Australasian Science: Australia's authority on science since 1938


By Tim Olds

We are walking less than ever, but urbanisation isn’t always to blame.

When did you last go for a walk? A really long walk? We used to walk more than we do today. Today, the average Australian walks for about 40 minutes per day, and that includes walking to the shops or walking from the car to the office. Daily walking time increases from 24 minutes for 10-year-olds, peaks at 54 minutes when we are in our 40s and 50s (the work years), and then falls back to 24 minutes again in our 70s. Hunter-gatherer groups like the Ache and !Kung walk 2–4 hours each day.

Reading journals from the 18th, 19th and early 20th centuries, one is struck by the sheer volume of walking. Wordsworth, a great walker, tramped 2–3 hours each day over the Lakes district for 60 years, covering more than 300,000 km in his lifetime. In a charming and detailed account of life at a British country school in 1922, Virginia Bedale reported that schoolchildren would walk 2–5 hours each day to and from school. In a study that simulated life in the early Australian colony at Old Sydney Town, Australian researchers recorded people walking 4–6 hours each day.

Walking was not only functional, it was also considered to be therapeutic and meditative. Sixteenth century doctors stressed the importance of daily walks for health, and Queen Elizabeth I had a special gallery constructed where she walked an hour each night before dinner. A doctor in 1882 advised walking as a cure for asthma: “Of all remedies, there is none for me so complete and lasting as a day of severe walking exercise — five-and-twenty miles over hilly ground”.

Walking was seen as an opportunity for reflection. Aristotle’s peripatetic school lectured as they walked, something that modern universities might benefit from. “Ambulando solvitur,” wrote St Augustine (“It is solved by walking”), while for Nietzsche “all truly great thoughts are conceived by walking”.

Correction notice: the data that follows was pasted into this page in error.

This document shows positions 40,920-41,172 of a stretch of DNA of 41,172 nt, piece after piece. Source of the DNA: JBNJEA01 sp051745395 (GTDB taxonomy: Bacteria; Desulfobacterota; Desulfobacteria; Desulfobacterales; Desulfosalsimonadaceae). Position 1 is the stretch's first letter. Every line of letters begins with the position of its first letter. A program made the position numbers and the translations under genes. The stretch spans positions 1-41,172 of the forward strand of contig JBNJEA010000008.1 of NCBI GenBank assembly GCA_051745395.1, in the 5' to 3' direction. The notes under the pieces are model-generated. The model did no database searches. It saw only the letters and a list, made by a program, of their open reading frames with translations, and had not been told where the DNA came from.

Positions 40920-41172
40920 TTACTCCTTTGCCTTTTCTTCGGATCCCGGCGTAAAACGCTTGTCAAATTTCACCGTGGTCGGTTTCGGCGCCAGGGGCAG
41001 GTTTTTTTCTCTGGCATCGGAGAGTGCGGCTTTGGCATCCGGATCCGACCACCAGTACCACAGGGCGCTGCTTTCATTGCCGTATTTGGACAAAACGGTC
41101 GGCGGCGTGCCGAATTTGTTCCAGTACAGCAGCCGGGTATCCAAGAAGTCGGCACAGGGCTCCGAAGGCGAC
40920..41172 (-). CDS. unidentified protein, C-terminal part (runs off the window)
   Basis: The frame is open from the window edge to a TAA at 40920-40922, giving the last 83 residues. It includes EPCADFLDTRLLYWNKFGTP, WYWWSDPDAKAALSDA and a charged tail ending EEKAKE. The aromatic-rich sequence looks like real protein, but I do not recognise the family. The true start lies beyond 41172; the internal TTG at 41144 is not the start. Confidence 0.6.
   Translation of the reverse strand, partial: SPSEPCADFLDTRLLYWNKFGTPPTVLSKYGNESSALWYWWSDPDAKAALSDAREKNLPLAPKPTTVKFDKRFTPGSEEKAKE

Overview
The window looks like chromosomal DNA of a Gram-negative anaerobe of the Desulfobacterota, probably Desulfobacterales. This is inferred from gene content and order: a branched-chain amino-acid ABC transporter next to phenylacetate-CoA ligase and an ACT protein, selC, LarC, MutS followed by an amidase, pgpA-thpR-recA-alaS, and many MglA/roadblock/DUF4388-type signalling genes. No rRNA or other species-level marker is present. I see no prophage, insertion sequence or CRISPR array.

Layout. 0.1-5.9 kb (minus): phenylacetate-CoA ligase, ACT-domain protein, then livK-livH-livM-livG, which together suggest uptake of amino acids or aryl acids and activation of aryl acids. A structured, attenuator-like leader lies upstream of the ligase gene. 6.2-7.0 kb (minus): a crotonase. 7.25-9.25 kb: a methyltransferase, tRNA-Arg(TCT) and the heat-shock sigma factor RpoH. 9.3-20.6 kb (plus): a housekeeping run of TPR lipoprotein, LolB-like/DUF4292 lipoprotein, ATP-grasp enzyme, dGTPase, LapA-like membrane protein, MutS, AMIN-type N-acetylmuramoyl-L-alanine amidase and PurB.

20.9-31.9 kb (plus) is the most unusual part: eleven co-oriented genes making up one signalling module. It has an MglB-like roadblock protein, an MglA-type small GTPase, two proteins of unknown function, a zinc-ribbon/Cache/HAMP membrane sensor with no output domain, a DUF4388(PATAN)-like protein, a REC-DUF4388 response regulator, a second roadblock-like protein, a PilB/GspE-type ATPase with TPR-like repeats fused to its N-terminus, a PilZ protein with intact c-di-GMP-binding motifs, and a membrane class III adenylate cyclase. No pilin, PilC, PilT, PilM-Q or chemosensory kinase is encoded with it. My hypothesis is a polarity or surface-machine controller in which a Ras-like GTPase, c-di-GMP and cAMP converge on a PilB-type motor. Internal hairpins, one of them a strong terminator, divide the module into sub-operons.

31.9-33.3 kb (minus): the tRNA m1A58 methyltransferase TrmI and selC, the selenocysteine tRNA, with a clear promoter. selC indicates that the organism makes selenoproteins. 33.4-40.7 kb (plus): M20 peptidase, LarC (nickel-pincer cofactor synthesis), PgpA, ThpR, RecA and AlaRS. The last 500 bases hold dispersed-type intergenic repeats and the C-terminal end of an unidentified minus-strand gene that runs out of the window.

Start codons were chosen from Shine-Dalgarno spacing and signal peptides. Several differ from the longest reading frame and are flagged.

Why do we walk less now? The main reason is that we can. When we have to walk or cycle, we will. In a study of French diaries kept during World War Two, the two most common words were “nourriture” (food) and “vélo” (bicycle).

Now that we have plenty of cars, we no longer need to walk or cycle. The annual driving distance in Australia increased from 3000 km in 1960 to 6000 km in 1990. By 2012, the average vehicle travelled 14,000 km per year.

The main thing determining whether we walk or drive is distance. The further away our destination, the less likely we are to walk. There is no magic distance beyond which we choose to drive rather than walk. The probability of walking or cycling declines smoothly as distance increases in a mathematically predictable way, but the parameters of the equation vary from place to place. In The Netherlands, 50% of people will walk or cycle if the distance they are travelling is less than 3 km. In the UK, that distance is 2 km. In 10–12-year-old Australian kids, the 50% distance is just 1 km, or about 15 minutes.

In some senses, the city is the enemy of walking. A Los Angeles planning report from 1960 complained that “the pedestrian remains the largest single obstacle to free traffic movement,” a philosophy that visitors to footpath-free US cities such as Baton Rouge might well feel still holds sway.

In another sense, urbanism encourages walking. Urban density is closely associated with the likelihood of walking: greater urban density means more walking because it means shops, schools and friends’ houses are closer. In The Netherlands, 46% of all trips involve walking or cycling. In Australia, it is 14%. In the US it is just 7%.

Amsterdam, with a density of 55 people per hectare, has the highest proportion of active trips (35%). In Houston (10 people per hectare), only 3% of all trips are by bike or foot. People also walk faster as urban density increases.

Perceptions of safety also impact on walking. Each year, about 412,000 pedestrians and 107,000 cyclists are killed on the road. The most dangerous area is East Africa (where 55% of all fatalities are pedestrians), and the safest Western Europe and the US (15% of all fatalities).

Children walking to school are particularly at risk. One British study found that kids walking to school are 50 times more likely to be killed than kids being driven to school. The irony is that they are most likely to be killed by other parents driving their kids to school.

We still see feats of walking worthy of Wordsworth. On 17 October 2011 a 56-year-old Canadian, Jean Béliveau, completed a 75,000 km, 11-year walk around the world, covering 19 km each day. Less fortunate was 42-year-old Richard Swanson, who on 1 May 2013 set out to dribble a soccer ball 16,000 km from his home in Oregon to Brazil for the 2014 World Cup. Three days later he was run over and killed by a truck.

Professor Tim Olds leads the Health and Use of Time Group at the Sansom Institute for Health Research, University of South Australia.

*In last month’s column, Mr Average was the figure on the left; Mrs Average was in the middle.